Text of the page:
“Organisations must think beyond having some resiliency. They need protection from existential threats that could potentially wipe them out overnight, and we’ve seen examples of this recently in the banking sector. We want to help executives across industries use data and analytics to build a truly sustainable resiliency strategy,” said Roderick Crawford, Senior VP, SAS Northern Europe.

“By taking the Resiliency Index, the research and assessment tool we have just launched, organisations can identify areas of existing strength and areas where growth is possible. That insight will help them close gaps and strategically fortify the tools and systems that make them agile in the face of challenges and disruption, as well as helping ensure their long-term survival.”

The five Resiliency Rules and the necessity of data and analytics

SAS identified five principles instrumental to maintaining and strengthening business resiliency:

1. Speed and agility.

2. Innovation.

3. Equity and responsbility.

4. Data culture and literacy.

5. Curiosity.

Referred to as the five Resiliency Rules, SAS’ research examined how executives prioritise and implement each. One thing was clear: high-resiliency executives place higher value and invest more than low-resiliency executives in each area. This was consistent in the responses across country and industry segmentations, indicating executives view these as fundamental components for a resiliency strategy.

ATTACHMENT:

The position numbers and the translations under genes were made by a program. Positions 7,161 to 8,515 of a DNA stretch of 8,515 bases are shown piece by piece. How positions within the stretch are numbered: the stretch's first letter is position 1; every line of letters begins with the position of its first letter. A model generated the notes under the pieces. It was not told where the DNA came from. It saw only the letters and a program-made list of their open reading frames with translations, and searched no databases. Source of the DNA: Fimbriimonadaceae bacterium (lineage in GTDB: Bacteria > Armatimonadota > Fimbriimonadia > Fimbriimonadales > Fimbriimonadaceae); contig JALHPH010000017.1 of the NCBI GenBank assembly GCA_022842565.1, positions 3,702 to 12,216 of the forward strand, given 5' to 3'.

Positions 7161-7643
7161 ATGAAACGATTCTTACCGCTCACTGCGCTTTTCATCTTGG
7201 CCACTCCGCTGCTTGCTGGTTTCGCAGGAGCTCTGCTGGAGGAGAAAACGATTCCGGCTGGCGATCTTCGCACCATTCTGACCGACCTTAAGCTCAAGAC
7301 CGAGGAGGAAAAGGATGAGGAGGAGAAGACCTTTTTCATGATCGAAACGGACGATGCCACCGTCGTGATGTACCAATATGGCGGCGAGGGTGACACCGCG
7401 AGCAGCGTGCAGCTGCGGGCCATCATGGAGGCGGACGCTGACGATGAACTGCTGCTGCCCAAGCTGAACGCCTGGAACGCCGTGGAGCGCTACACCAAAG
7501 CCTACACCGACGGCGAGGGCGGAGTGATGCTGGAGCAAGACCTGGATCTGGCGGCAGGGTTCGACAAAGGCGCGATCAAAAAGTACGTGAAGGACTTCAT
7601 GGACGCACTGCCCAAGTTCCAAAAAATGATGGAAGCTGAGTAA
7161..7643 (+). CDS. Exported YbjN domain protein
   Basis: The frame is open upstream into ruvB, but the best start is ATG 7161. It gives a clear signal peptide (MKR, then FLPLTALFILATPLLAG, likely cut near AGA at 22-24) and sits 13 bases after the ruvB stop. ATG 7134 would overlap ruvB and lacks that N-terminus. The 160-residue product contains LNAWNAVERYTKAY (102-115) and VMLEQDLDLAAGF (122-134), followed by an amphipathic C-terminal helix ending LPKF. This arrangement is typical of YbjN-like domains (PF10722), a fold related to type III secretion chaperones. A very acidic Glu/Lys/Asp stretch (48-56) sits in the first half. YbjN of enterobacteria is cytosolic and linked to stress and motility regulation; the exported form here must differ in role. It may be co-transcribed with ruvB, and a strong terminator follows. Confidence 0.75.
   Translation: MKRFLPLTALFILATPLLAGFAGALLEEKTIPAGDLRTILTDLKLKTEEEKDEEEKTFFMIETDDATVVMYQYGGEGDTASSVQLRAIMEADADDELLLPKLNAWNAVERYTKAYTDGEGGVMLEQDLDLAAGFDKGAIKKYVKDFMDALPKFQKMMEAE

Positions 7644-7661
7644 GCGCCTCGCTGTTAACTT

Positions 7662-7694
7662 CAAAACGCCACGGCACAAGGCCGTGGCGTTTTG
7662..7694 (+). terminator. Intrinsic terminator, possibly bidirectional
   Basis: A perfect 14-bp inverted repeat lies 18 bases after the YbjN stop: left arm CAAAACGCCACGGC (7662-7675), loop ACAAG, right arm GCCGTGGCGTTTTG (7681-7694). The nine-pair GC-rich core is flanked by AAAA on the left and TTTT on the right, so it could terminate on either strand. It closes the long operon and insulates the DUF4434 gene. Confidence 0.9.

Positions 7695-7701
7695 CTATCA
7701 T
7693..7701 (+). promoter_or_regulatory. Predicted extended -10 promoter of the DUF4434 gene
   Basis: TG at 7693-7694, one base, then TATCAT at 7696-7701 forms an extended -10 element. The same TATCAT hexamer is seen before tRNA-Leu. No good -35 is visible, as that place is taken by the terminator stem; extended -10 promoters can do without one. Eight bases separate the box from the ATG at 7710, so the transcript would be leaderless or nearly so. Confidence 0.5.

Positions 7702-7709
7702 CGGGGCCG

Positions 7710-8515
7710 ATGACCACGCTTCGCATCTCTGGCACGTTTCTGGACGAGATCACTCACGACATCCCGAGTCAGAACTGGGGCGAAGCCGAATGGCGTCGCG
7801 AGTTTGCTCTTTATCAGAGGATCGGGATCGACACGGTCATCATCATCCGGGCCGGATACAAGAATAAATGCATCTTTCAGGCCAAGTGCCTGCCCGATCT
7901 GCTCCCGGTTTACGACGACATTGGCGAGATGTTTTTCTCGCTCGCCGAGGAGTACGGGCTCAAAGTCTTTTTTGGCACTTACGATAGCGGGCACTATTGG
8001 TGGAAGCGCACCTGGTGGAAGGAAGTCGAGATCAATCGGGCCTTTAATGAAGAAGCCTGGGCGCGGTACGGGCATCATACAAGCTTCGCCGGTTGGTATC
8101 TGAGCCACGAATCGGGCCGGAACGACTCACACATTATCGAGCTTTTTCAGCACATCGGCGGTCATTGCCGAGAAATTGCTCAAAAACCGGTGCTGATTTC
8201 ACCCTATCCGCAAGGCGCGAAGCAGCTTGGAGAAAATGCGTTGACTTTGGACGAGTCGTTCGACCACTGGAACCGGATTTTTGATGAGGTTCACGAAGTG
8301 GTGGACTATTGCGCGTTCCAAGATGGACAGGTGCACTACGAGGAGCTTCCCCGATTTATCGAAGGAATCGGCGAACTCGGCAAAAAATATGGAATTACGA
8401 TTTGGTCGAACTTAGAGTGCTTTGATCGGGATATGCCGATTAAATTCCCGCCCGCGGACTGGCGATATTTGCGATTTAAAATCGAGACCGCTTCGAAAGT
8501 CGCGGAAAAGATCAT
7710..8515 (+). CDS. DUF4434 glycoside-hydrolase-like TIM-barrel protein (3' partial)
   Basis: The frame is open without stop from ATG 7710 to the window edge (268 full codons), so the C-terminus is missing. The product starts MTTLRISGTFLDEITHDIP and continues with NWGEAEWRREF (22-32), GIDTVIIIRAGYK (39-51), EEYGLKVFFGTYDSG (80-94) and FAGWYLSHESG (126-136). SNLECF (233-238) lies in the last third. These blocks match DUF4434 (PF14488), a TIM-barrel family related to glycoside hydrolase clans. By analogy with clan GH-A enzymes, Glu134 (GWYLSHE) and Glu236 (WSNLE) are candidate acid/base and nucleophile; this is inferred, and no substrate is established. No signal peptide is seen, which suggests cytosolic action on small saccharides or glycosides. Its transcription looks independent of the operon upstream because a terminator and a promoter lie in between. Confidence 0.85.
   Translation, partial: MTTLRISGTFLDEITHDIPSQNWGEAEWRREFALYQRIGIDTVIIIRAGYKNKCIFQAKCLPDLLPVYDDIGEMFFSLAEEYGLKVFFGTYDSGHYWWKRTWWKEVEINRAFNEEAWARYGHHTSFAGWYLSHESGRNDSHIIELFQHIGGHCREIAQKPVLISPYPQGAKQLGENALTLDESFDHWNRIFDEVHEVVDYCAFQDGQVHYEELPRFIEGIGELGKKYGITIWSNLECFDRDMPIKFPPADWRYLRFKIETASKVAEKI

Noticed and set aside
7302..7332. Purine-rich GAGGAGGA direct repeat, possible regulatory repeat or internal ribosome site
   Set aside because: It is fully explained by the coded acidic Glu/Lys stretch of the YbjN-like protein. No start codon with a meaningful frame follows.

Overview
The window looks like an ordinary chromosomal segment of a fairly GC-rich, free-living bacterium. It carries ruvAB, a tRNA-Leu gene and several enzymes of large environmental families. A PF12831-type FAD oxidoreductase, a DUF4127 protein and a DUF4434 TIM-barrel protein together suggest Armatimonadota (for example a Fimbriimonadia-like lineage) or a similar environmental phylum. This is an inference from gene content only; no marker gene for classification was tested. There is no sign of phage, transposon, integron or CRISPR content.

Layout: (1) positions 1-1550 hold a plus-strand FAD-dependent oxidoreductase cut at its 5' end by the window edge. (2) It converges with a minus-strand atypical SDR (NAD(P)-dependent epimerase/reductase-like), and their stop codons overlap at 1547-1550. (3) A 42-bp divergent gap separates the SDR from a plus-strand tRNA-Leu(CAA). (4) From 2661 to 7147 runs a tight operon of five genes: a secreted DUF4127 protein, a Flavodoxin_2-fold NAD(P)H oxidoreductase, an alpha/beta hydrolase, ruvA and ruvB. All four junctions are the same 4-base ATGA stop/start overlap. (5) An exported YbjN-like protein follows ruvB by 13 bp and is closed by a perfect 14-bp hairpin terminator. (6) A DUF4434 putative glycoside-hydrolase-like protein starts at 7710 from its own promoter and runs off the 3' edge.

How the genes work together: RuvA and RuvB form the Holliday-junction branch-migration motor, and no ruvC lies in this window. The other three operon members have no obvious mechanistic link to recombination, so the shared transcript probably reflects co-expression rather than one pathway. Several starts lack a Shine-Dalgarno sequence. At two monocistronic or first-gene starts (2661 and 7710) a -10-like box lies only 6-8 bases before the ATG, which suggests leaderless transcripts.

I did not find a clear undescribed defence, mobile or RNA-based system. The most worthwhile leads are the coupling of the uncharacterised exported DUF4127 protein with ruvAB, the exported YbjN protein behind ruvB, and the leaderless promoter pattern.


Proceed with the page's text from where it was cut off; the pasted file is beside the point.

A key takeaway from the executive research is the critical role of data and analytics in implementing the Resiliency Rules. Nearly all high-resiliency UK executives (86%) prioritise analytics and AI to inform decision-making, which is key for navigating change and ensuring business continuity. The highly resilient business executives claimed to have success addressing data security concerns (62% vs. 18% low resiliency).

Behind the Research: SAS introduces the Resiliency Index

For the study, SAS created an assessment methodology called the Resiliency Index to understand where resiliency fits into executives’ priorities and investments. SAS categorised UK respondents into three categories: